Buy the DVD of ITV's excellent "CLOUGH" documentary. The entire Clough/ Revie TV debate is on the additional features. It's half an hour of sustained verbal combat between two men who loathe each other - and Clough destroys Revie. Watch the real thing and it makes you wonder how a feature film can fail to recapture an ounce of the real-life drama.

This film makes Clough look like pompous twerp who's constantly out of his depth and hell-bent on self destruction.

The real Clough was far more complex and far more fascinating.

No wonder the Clough family are upset.
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TOP 500 REVIEWERon 8 February 2013
This (in)famous sequence in which Leeds United chairman Manny Cousins puts this question to the (about to be) sacked manager Brian Howard Clough (in response to Clough's compensation pay demands) is just one of many golden moments in Tom Hooper's masterly 2009 depiction of the life and career of the best manager England never had. Indeed, although it undoubtedly helps, I don't think you actually need to be a 'football saddo' (like me) who is always thrilled to stumble upon an early Sunday morning showing on ITV4 of the Big Match from the 1970s (the period when I actually was a football fan), to appreciate the brilliance of Hooper's film, and of Peter Morgan's screenplay (making it, for me, up with the likes of The Hustler, This Sporting Life, Eight Men Out, etc as one of the finest ever sporting screen depictions).

Of course, in the role as the Middlesbrough lad we have an astonishing and uncanny performance from the great Michael Sheen - his other 'film impersonations' have been impressive (David Frost, Bliar, etc), but none gets anywhere near his Clough - it really is as if he inhabits the role. Not to be outdone, The Damned United also features another remarkably life-like performance with Colm Meaney doing a great (and typically dour) Don Revie, the Leeds United manager whose job Clough had inherited for his 44 days in the role (as Revie went on to manage England), and with whom Clough had a publicly vindictive relationship (which in the film is portrayed as stemming from an incident where celebrated Leeds manager Revie had snubbed Clough's offered handshake whilst the latter was languishing in the lower divisions managing the (soon to be big) Derby County).

However, The Damned United is not only an impressive display of consummate acting - for example, we also have Timothy Spall, typically superb and down-to-earth as Clough's managerial sidekick, Peter Taylor, the great Jim Broadbent as Clough's chairman at Derby County, Sam Longson ('Colin Todd - a salary of £300 a week, you can't pay a footballer that'), Maurice Roëves excellent as the hard-bitten Scottish ex-miner and Leeds coach Jimmy Gordon, Stephen Graham suitably antagonistic as Billy Bremner, and (the one negative) Peter McDonald as the unconvincing (well, he's about a foot too tall, for a start) Johnny Giles - but is also a cleverly constructed, shot and edited piece of work, as it dovetails Clough's later period at Leeds, with his earlier aspirational time at Derby, thereby explaining his confrontational attitude on arriving at Leeds (whose initial training session at Elland Road is cinematic magic, as he lambasts the Leeds players for their past intimidatory approach 'You've never won any of them fairly, you've done it all by bloody cheating...'). The film's concluding sequence to the tune of Bowie's Queen Bitch in which we learn of the future trajectories of Clough and Revie's careers is also exhilarating and magical.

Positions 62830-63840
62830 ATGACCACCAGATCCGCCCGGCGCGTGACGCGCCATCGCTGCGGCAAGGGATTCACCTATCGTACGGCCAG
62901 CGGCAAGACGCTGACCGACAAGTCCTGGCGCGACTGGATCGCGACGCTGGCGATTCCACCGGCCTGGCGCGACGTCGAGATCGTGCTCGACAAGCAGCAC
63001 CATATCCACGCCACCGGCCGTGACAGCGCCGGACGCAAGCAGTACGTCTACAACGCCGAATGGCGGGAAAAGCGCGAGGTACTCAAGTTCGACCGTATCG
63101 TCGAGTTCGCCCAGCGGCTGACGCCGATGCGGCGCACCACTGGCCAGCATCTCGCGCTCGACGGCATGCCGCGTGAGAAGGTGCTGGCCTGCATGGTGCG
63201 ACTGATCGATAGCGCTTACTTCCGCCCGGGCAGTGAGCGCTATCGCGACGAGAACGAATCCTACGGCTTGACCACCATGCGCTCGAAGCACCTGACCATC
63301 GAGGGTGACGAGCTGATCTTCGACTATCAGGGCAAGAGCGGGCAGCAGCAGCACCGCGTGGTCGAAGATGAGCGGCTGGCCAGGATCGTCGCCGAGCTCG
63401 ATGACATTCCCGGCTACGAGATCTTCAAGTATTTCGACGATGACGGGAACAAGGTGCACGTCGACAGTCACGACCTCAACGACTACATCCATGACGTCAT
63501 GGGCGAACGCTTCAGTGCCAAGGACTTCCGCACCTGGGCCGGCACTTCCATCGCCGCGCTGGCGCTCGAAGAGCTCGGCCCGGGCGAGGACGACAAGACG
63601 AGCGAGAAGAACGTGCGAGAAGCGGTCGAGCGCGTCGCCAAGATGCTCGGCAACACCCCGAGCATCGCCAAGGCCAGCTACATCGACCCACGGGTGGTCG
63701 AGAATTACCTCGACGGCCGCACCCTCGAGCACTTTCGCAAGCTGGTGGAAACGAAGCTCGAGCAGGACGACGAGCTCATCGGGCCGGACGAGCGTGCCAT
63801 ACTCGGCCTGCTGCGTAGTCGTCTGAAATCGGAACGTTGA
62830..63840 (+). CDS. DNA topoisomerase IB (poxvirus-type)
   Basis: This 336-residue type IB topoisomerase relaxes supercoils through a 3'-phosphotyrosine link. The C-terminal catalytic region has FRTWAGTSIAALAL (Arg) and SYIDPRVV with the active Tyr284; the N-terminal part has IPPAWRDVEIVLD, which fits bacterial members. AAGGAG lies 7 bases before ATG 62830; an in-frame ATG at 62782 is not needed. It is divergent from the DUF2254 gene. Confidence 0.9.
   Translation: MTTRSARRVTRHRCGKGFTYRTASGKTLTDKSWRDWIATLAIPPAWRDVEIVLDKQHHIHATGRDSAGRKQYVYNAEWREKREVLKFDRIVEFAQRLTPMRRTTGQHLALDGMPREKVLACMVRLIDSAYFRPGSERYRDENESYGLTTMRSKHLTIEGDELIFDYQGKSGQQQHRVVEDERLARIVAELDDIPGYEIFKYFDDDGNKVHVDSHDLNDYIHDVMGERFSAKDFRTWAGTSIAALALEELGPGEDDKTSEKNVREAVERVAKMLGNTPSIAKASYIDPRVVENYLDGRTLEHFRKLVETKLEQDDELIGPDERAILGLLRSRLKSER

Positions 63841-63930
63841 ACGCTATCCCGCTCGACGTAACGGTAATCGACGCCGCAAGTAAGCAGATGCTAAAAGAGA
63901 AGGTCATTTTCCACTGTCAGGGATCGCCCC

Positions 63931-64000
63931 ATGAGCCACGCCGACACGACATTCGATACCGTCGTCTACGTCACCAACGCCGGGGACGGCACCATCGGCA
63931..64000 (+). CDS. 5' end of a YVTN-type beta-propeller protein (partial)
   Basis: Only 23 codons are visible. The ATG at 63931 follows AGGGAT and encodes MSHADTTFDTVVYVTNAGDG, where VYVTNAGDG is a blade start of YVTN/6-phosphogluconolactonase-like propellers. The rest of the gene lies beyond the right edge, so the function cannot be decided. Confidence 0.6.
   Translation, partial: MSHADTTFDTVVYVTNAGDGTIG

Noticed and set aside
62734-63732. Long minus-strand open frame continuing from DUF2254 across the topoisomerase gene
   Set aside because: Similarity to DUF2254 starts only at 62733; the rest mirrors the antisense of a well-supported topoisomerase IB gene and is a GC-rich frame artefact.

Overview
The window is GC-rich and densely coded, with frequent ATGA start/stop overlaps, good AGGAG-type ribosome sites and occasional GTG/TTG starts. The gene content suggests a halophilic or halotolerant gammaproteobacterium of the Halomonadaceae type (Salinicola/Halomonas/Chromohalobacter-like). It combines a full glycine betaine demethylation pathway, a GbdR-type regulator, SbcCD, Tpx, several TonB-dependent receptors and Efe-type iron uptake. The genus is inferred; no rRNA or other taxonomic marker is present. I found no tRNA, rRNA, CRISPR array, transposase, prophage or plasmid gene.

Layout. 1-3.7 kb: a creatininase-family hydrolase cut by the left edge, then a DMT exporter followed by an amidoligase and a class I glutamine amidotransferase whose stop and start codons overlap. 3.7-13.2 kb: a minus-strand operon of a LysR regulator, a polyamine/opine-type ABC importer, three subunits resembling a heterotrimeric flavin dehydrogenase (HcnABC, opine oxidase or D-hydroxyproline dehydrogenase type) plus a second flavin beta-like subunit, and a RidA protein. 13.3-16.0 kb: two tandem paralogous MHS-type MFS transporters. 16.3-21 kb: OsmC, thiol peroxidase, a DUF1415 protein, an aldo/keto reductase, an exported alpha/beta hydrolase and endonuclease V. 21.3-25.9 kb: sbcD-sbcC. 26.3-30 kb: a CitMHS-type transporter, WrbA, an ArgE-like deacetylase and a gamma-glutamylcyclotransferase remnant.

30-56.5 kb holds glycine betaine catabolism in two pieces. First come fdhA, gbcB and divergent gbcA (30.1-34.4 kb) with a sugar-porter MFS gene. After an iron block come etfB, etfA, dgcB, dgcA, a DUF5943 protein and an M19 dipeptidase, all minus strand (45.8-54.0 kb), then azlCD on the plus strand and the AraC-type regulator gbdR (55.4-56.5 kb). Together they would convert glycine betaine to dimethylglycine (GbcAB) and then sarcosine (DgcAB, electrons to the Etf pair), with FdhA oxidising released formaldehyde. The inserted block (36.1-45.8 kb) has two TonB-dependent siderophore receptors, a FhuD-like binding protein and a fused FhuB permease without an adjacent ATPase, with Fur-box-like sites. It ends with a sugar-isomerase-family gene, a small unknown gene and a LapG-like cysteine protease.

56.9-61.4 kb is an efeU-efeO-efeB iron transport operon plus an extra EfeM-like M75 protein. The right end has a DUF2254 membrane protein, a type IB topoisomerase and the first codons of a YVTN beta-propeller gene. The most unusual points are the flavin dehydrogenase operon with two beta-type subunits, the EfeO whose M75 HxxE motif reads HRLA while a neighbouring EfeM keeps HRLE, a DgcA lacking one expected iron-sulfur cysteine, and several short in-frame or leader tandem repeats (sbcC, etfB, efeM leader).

As you have probably guessed, I am rather a fan of The Damned United, both this film and David Peace's book on which it is based (and which paints Clough in a more negative personal light than does the film), and whilst I am sure I would be preaching to the converted in relation to anyone who has a nostalgic interest in this sporting episode, I do honestly believe that Hooper's (and Morgan's) tale should appeal to anyone interested in what is a compelling story of (variously thwarted and fulfilled) human ambition and tragedy - even my other half loves it, and she hates football!
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on 3 September 2009
Brilliant film and Michael Sheen and Timothy Spall play there parts amazingly well. Sheen has proved here what a world-class actor he is in playing 'old big head' Brian Clough.